As previously submitted, privacy is a fundamental human right that is central to the maintenance of democratic societies and achieving respect for human dignity. To this end, urgent reform is required to modernise the Act and ensure it is fit for purpose in the digital age, and the NSWCCL reiterates its previous submissions outlined in its response dated 9 January 2022 to the Attorney General’s Privacy Act Review Discussion Paper.
In principle, the NSWCCL is broadly supportive of many of the proposals outlined in the Attorney General’s Report and commends the Attorney General and his Department for reflecting the legitimate privacy concerns of a broad spectrum of society. In the context of ever-increasing integration of digital technology across various facets of everyday life, society and the economy, the proposals outlined in the Report are an important step toward modernising Australia’s privacy regime and addressing the gaps and ambiguities that persist in the existing regime that presently undermine the right to privacy.
In our submission NSWCCL provides feedback on certain matters and proposals outlined in the Report requiring further adjustment from a human rights perspective. However, the NSWCCL also makes the following overarching submissions for the Attorney General’s Department to consider in finalising its review of the Act:
• The NSWCCL’s main position is that the Act must ensure functional and effective safeguards to protect the fundamental human right to privacy of all Australians. As the NSWCCL stated in its response to the Discussion Paper, the Act's primary purpose should be to protect the right to privacy, which encompasses two key aspects: (i) the prevention of unwarranted interference with one's actions (by surveillance, listening, data analysis or other means); and (ii) the control and prevention of misuse of personal information. Enshrining the protection of an individual’s right to privacy as the paramount object of the Act is an important step, and the Attorney General should be commended for Proposals 3.1 and 3.2 in this regard. However, the object of the Act should be amended to recognise a ‘right to privacy’.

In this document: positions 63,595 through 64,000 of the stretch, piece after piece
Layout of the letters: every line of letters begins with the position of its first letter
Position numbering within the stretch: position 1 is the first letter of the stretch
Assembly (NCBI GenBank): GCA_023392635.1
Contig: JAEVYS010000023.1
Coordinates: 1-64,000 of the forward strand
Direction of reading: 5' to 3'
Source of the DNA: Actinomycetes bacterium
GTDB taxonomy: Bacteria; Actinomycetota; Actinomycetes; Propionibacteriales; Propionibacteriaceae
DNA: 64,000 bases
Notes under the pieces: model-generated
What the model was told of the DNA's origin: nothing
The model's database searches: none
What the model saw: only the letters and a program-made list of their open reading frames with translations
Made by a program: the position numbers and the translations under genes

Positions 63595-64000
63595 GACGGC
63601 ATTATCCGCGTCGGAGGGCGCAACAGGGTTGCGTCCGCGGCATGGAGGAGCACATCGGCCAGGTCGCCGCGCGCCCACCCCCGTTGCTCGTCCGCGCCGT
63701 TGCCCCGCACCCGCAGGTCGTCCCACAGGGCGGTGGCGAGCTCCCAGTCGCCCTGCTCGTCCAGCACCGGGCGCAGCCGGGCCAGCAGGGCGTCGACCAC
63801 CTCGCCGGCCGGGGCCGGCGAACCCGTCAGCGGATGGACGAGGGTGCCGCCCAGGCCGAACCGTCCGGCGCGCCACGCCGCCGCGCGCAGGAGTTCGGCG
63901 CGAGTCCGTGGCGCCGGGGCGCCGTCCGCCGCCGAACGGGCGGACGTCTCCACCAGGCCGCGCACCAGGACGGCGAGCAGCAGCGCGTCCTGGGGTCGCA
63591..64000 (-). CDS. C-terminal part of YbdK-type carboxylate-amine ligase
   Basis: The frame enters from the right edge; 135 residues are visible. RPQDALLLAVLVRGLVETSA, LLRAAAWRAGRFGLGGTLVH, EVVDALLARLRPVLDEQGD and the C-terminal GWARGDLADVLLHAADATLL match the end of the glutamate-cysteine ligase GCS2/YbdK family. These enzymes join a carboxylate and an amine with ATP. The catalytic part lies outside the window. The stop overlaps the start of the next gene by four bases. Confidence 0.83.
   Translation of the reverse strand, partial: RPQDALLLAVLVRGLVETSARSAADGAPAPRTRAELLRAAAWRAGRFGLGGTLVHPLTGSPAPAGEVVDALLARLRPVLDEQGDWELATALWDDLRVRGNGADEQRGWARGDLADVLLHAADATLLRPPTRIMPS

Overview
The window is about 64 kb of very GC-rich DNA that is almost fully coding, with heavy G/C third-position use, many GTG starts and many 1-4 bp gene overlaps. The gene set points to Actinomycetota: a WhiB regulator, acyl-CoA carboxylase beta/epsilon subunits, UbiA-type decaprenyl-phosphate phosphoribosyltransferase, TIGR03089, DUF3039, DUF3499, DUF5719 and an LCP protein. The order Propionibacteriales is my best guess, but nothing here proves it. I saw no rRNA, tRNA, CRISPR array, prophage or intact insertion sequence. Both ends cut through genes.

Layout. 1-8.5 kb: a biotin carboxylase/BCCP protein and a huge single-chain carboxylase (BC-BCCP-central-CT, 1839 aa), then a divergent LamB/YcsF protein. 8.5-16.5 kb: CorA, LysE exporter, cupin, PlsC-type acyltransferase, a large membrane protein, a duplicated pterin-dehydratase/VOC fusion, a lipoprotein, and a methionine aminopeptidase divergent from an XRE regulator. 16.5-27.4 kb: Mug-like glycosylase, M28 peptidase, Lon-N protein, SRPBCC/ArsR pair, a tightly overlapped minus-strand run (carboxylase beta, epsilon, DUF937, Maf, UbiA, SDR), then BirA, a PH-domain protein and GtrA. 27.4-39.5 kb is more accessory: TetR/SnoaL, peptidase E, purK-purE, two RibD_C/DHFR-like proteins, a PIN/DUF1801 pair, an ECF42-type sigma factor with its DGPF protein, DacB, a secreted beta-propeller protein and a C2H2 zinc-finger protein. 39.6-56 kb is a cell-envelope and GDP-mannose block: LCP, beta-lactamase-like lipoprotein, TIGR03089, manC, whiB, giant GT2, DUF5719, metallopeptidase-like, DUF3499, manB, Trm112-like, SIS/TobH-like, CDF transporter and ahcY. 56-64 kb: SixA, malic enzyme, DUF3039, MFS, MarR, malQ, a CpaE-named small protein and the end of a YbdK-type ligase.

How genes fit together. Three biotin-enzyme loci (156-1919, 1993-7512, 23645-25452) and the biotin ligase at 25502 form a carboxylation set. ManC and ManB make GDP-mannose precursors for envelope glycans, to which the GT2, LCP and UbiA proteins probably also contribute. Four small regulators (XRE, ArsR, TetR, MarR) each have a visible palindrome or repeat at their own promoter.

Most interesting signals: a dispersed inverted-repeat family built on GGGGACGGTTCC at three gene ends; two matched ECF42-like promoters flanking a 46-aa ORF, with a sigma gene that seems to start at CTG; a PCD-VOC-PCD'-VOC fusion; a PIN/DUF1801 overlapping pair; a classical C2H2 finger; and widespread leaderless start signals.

• The NSWCCL reiterates its previous submission that the object of the Act should recognise a fundamental right to privacy. Moreover, with respect to the object of the Act: (i) it is preferable that express guidance is provided via the definition of ‘privacy’; (ii) if a public interest test is introduced, then the definition of ‘public interest’ must be broad and flexible to allow interpretation of the phrase to evolve over time and to account for various factual matrixes; (iii) the listing of specific matters considered to be in the ‘public interest’ should be avoided (as these will change with the passage of time); and (iv) any balancing test should adhere to the guidelines of proportionality analysis developed through case law, as this will ensure that any incursion on privacy must itself be undertaken in a balanced and proportionate way.
• The introduction of further organisational accountability requirements with respect to the collection, handling, storage and use of personal information are necessary amendments to the Act. In light of information and power asymmetries in the processing of personal information, individuals should not be expected to bear the burden of managing privacy risks themselves. Placing the burden of privacy protection onto the individual is unfair and impractical. It is the organisations that hold personal information – governments and businesses – that must bear responsibility for respecting the right to privacy.
• The expansion of the OAIC’s funding is critical. This is necessary given a number of the proposals will require the OAIC to take on an expanded function and the OAIC is already receiving limited funding to support its privacy initiatives (despite the significant expansion of its activities with the onset of the Federal Government’s Digital Economy Strategy). While the NSWCCL supports the Report’s proposals that further work should be done to investigate the effectiveness of an industry funding model for the OAIC and a litigation fund, the NSWCCL considers that each of these matters should be prioritised and not delayed. Unless the OAIC receives adequate resources and funding to perform the additional duties outlined in the Report, the NSWCCL is concerned that the efficacy of these proposals will be undermined.
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